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Going Beyond the Data at William & Mary

09 Sep

For Cheryl Ngo and Jamar Jenkins, earning an Online Master of Science in Business Analytics (MSBA) has been about much more than the code—though they’ve both walked away with strong programming skill sets that include R, Python, SQL and Tableau.

Their time in William & Mary’s Online MSBA program gave them a deep understanding of how to bring data analytics to the real world, which means understanding how to communicate their findings to real business leaders.

For Ngo, Jenkins and their teammates, this new knowledge was put to use during William & Mary’s 2020 Data Feast competition. As part of their capstone project, they worked with a real organization who supplied all of their data and asked for help developing strategy from it.

“That's a really critical point for people who are considering getting their MSBA,” Jenkins said. “It's great if someone can derive insight, but it's even more important to have the ability to communicate it to decision makers.”

Over their time in the program, the students learned that those communication skills can take many different forms, from explaining the code itself to creating a clear data presentation. For Ngo, this approach has changed the way she codes. While machine learning programs have gotten more advanced, she’s found herself leaning more on decisions trees and forests, which operate like a flow chart. In addition to being faster to run, they are much easier to explain.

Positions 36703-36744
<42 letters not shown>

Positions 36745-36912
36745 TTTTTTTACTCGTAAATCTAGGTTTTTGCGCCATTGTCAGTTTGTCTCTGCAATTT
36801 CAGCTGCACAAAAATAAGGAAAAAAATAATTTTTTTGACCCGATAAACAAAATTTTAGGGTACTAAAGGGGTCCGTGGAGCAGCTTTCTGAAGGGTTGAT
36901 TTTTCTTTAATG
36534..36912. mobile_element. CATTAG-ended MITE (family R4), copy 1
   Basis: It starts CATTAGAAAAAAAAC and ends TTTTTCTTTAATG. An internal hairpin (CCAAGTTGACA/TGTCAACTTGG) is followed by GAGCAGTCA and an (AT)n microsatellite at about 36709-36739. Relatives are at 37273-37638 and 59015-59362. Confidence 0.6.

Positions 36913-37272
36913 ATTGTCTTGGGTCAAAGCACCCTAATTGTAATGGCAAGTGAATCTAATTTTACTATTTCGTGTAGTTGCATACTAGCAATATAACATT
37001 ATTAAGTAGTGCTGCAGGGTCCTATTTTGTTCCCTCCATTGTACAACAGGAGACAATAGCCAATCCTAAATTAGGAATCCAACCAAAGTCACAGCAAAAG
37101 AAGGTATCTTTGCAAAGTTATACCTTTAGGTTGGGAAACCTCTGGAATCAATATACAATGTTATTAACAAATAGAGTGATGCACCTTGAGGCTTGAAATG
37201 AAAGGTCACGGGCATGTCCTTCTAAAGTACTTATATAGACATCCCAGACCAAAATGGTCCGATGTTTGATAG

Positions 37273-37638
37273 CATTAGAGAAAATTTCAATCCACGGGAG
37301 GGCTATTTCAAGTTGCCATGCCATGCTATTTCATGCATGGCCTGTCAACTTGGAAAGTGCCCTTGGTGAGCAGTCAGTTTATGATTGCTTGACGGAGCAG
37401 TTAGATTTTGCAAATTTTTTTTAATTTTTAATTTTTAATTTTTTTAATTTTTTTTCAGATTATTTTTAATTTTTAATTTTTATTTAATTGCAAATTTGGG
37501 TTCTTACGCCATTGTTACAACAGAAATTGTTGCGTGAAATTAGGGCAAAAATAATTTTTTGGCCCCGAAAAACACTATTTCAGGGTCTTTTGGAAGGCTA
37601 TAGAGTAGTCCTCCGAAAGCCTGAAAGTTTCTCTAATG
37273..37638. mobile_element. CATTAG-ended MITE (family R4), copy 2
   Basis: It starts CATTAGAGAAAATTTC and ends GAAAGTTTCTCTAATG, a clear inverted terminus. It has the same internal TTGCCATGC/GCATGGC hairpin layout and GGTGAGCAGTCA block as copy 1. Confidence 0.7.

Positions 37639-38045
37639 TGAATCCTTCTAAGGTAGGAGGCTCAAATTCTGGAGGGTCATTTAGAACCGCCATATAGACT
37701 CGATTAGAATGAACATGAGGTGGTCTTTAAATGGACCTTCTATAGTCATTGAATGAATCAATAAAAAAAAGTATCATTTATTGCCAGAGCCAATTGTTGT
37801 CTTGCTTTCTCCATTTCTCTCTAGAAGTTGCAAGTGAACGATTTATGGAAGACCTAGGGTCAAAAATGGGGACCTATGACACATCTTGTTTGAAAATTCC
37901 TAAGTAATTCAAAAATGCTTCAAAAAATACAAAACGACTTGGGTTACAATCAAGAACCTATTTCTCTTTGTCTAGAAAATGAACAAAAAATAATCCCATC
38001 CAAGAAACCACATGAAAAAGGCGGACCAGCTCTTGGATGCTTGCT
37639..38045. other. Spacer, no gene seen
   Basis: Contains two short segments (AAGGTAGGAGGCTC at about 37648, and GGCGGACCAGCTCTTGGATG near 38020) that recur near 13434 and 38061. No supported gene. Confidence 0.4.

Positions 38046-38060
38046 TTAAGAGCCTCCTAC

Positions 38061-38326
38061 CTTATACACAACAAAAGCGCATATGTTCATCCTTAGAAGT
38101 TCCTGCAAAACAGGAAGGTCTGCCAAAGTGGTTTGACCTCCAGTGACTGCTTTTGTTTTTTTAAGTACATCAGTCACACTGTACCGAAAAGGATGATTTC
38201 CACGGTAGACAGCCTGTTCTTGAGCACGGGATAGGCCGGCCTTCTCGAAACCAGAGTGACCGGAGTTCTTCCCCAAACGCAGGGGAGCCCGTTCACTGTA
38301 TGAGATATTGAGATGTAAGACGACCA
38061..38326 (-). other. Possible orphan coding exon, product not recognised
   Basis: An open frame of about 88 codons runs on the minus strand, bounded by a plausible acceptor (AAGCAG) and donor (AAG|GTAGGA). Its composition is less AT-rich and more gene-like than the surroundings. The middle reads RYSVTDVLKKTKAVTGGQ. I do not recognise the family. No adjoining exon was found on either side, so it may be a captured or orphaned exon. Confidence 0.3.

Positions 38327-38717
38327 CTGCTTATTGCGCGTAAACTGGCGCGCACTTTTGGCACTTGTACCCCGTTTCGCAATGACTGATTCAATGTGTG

“If you're looking at one decision tree and somebody's asking you why the solution is the way that it is, it's really easy to run through,” Ngo said. “Here the answer was ‘yes,’ and here the answer was ‘no.’ It's something that really follows the way that we think, so it's an easy thing to explain.”

“People don't necessarily want answers that they can't understand: ‘If you can’t explain why this would be the outcome of this model, then maybe that's not the right outcome.’”

Approaching Their Capstone

Four teams competed in the new Data Feast competition at William & Mary, two from the online MSBA program and two from the residential program. They were given real data from a real business and asked to develop insights and strategies from it.

“They had a very general idea,” Ngo said. “Here's some data. Here are some areas we'd like you to look into. Here are some possible questions you might want to answer. It’s very similar to the kinds of problems that you have when you're actually in a working environment as opposed to textbook questions, which would be, ‘here's a very specific question that you have to answer.’”

To her, the biggest hurdle was at the beginning when they were considering these broad questions. They started by exploring the data sets, graphing them and slicing them different ways. They were on the lookout for information that stood out or what seemed like it needed closer inspection.

“Sometimes you can just fact find and see what data tells you,” Jenkins said. “You may go in there thinking you were looking for A,B and C, but come out with X, Y, Z.”

Following that, they divided up the data sets for each of them to hone in on certain issues, including revenue and possible expansion locations. Ngo looked at marketing analytics, specifically the connection between the company’s social media usage and its memberships. Social media might seem like an unlikely place to apply data analysis, but it provided a unique challenge.